The public launch of the database occurred on September 9, 2008. Print media and Internet-based listserves quickly spread news about its existence and people started to explore it remotely. The pace of promotion activities has increased since its official launch. The director and museum educator spoke about the database at meetings of Wake Forest faculty and staff from the departments of Anthropology, Art, Education, Health and Exercise Science, and History. The museum’s educator also presented workshops for teachers in the Winston-Salem/Forsyth County School District.
In early 2009, the museum presented a faculty workshop entitled “Using Museums to Support Interdisciplinary Curriculum in Undergraduate Teaching” for an enthusiastic group of 27 faculty members from Wake Forest and five other local colleges and universities. In addition to the director and registrar, presenters included Katherine Hart from the Hood Museum of Art at Dartmouth College and Carin Jacobs from the Center for Arts, Religion, and Education at the Graduate Theological Union. Innate interest in the topic was augmented by a $200 stipend to faculty members who attended. Wake Forest faculty members from the departments of Anthropology, Art, Classical Languages, Communication, Economics, Education, History, Political Science, Romance Languages, and Theatre and Dance left with ideas and skills related to object-based learning, using museums in the classroom, and the teaching and research potential of the database.
To date, seven workshop participants have used the database in teaching. Four additional Wake Forest faculty members have used it in connection with their teaching, even though they did not attend the workshop. The majority of faculty who taught with the database indicated their satisfaction with the resource and plan to use it again in future courses. Workshop participants sent us concrete examples of how they implemented what they learned in their classrooms. To encourage attendees to put their new knowledge into practice, each became eligible for an additional $200 stipend upon submission of a course syllabus and any student projects that resulted from implementing methods introduced in the workshop. We plan to share examples through the support pages of the database itself.
Museum staff members have presented at state, regional, national, and international conferences during the past year and one article has been published in the Proceedings of DigCCurr 2009: Digital Curation Practice, Promise and Prospects. By the end of October 2009, we directly introduced the database to approximately 1,336 K–12 educators, 203 university faculty and staff members, and 138 conference attendees. The K–12 educators are excited by the potential of the Online Artifact Database to expand their teaching and their students’ learning in new directions. Conference attendees are interested in finding out how they can emulate what we have done. University and college faculty members near the beginning of their careers are the most accepting of the database and willing to incorporate it into their teaching and research.
Initial results show that the Online Artifact Database has many uses in teaching and research. Ninety-four university students in an Introduction to Archaeology course used the database to answer questions about North American archaeology. They compared and contrasted Archaic and Paleo-Indian life based on artifacts in the database, compared similarities and differences in Archaic objects from the Southeast and Southwest to reconstruct culture, and studied ax technology around the world. In a Spanish conversation class, students used the database to find objects made by ancient or contemporary peoples of Central and South America. The students kept a diary of their experiences, did an oral presentation on objects they chose, and wrote two papers. The Davidson County Historical Museum contacted us to borrow archaeological artifacts from North Carolina for a planned book and 18-month exhibit. We directed Jim Daniel, the exhibit’s curator, to the database to aid him in the selection of artifacts both to illustrate the book and to use in the exhibit. It was much easier for him to search the database for specific classes of artifacts and then review photos of the pertinent objects than to sort through storage containers with more than 20,000 pieces.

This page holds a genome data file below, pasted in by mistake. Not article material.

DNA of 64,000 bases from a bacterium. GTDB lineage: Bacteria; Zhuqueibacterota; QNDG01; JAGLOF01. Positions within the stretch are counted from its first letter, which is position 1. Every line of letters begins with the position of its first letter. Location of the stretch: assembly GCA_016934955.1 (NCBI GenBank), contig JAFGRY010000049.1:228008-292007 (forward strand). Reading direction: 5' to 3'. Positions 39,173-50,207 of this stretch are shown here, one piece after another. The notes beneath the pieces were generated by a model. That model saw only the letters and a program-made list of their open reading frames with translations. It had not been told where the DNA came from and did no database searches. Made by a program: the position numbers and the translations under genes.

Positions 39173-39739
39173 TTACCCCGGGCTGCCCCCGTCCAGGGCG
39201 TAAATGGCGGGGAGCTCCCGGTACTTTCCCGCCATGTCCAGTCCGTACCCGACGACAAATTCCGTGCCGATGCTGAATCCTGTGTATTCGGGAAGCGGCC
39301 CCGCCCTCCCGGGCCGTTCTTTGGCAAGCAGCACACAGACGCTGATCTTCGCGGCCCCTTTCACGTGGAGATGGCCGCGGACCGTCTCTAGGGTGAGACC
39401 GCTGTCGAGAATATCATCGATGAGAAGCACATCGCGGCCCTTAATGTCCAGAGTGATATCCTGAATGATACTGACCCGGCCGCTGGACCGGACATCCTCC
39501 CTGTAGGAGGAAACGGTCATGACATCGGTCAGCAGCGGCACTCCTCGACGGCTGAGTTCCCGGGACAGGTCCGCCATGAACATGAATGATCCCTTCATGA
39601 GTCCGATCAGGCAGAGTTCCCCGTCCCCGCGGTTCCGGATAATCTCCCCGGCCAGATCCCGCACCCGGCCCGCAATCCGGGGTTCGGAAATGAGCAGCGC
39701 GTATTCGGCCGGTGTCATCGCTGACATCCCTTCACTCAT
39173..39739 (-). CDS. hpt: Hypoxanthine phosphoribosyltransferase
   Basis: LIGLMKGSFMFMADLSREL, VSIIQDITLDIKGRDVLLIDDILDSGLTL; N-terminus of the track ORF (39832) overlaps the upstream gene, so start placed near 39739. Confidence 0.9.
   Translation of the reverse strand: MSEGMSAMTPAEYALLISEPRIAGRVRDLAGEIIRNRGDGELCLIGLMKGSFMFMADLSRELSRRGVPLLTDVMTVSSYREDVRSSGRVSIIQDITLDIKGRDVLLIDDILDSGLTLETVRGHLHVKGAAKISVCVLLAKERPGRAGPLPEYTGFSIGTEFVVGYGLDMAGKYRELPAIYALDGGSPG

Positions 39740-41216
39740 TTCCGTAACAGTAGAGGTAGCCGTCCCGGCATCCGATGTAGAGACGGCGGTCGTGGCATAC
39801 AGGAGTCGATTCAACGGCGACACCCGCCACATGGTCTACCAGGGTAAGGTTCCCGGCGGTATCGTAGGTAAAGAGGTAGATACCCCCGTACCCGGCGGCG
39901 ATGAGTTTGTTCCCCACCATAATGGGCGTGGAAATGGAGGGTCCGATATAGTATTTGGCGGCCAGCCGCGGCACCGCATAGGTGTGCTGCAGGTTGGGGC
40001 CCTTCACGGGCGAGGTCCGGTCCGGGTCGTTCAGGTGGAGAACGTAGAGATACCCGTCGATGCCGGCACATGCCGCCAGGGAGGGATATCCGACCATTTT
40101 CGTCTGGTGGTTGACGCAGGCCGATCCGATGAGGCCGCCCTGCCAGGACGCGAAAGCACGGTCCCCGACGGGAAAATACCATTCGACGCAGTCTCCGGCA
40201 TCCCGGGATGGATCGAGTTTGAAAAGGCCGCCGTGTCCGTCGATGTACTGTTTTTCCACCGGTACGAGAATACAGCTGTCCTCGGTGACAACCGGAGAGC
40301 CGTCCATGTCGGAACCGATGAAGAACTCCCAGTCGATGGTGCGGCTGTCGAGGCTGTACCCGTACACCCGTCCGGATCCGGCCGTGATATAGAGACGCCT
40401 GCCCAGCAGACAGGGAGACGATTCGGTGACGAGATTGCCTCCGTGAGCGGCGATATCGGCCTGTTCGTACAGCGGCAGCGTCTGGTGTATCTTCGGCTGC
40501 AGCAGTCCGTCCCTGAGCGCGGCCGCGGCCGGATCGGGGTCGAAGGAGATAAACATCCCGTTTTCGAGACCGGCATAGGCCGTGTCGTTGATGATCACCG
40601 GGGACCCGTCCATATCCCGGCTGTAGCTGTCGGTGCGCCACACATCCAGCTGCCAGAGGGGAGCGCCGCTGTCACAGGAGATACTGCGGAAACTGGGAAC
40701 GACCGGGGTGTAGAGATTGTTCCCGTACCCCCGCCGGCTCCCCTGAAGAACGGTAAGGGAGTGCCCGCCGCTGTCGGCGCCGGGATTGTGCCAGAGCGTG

We track visitors to the Online Artifact Database and Archives Module using Google Analytics. Between the database launch on September 9, 2008, and March 31, 2010, the database website had 4,693 visits. There were 89,717 page views, averaging 19.1 per visit, which lasted an average of 7 minutes and 48 seconds, and 70.7 percent of visits were new. Visits came from 65 countries or territories, with a majority from the United States.
The three phases of this project provide the staff of the Museum of Anthropology at Wake Forest University with physical and intellectual control of our object and archival collections and permit us to fulfill our educational mission. By making the Online Artifact Database freely accessible to anyone using the web, we provide research and teaching support for our university and reach out to visual learners worldwide. A challenge we are facing now and in the future is to increase acceptance throughout the academy.
This project was supported in part by grants from the Institute of Museum and Library Services through the Museums for America program. Any views, findings, conclusions, or recommendations expressed in this publication do not necessarily represent those of the Institute of Museum and Library Services. Wake Forest University support came from the Dean of the College, Department of Anthropology, Instructional Services, Office of Research and Sponsored Programs, Provost’s Fund for Academic Excellence, and Social, Behavioral, and Economic Science Research Fund. We gratefully acknowledge the contributions of Museum of Anthropology staff member Sara Cromwell and numerous students, Wake Forest staff member M. Robert Vidrine, and the support of the Museum of Anthropology Advisory Board.
King, Julia A.
“Creating Digital Access to Archaeological Collections: The View from Maryland.” SAA
Archaeological Record 9(2): 25–30.
Rights, Douglas L.
The American Indian in North Carolina. Duke University Press, Durham.
Whittington, Stephen L., Kyle Elizabeth Bryner, Beverlye H. Hancock, and M. Robert Vidrine
“Web Access for the Museum of Anthropology’s Collections.” In Proceedings of DigCCurr 2009: Digital Curation Practice, Promise and Prospects, edited by Helen R. Tibbo, C. Hank, C. A. Lee, and R. Clemens, pp. 149–154. University of North Carolina, Chapel Hill.
The Museum of Anthropology at Wake Forest University was founded in 1963 and was established by the faculty of the Department of Anthropology to broaden the learning opportunities for their students. Since its inception, the Museum's educational role has expanded greatly into the Winston-Salem and Triad communities.
The most recent Site Preservation Grant was awarded to a preservation and outreach project at Narce, Italy.
CPAC will discuss Egypt's recent request for import restrictions on archaeological materials and conduct an interim review of the Nicaragua MoU.
Nominate a deserving individual or institution for the CHM Award by May 1, 2014.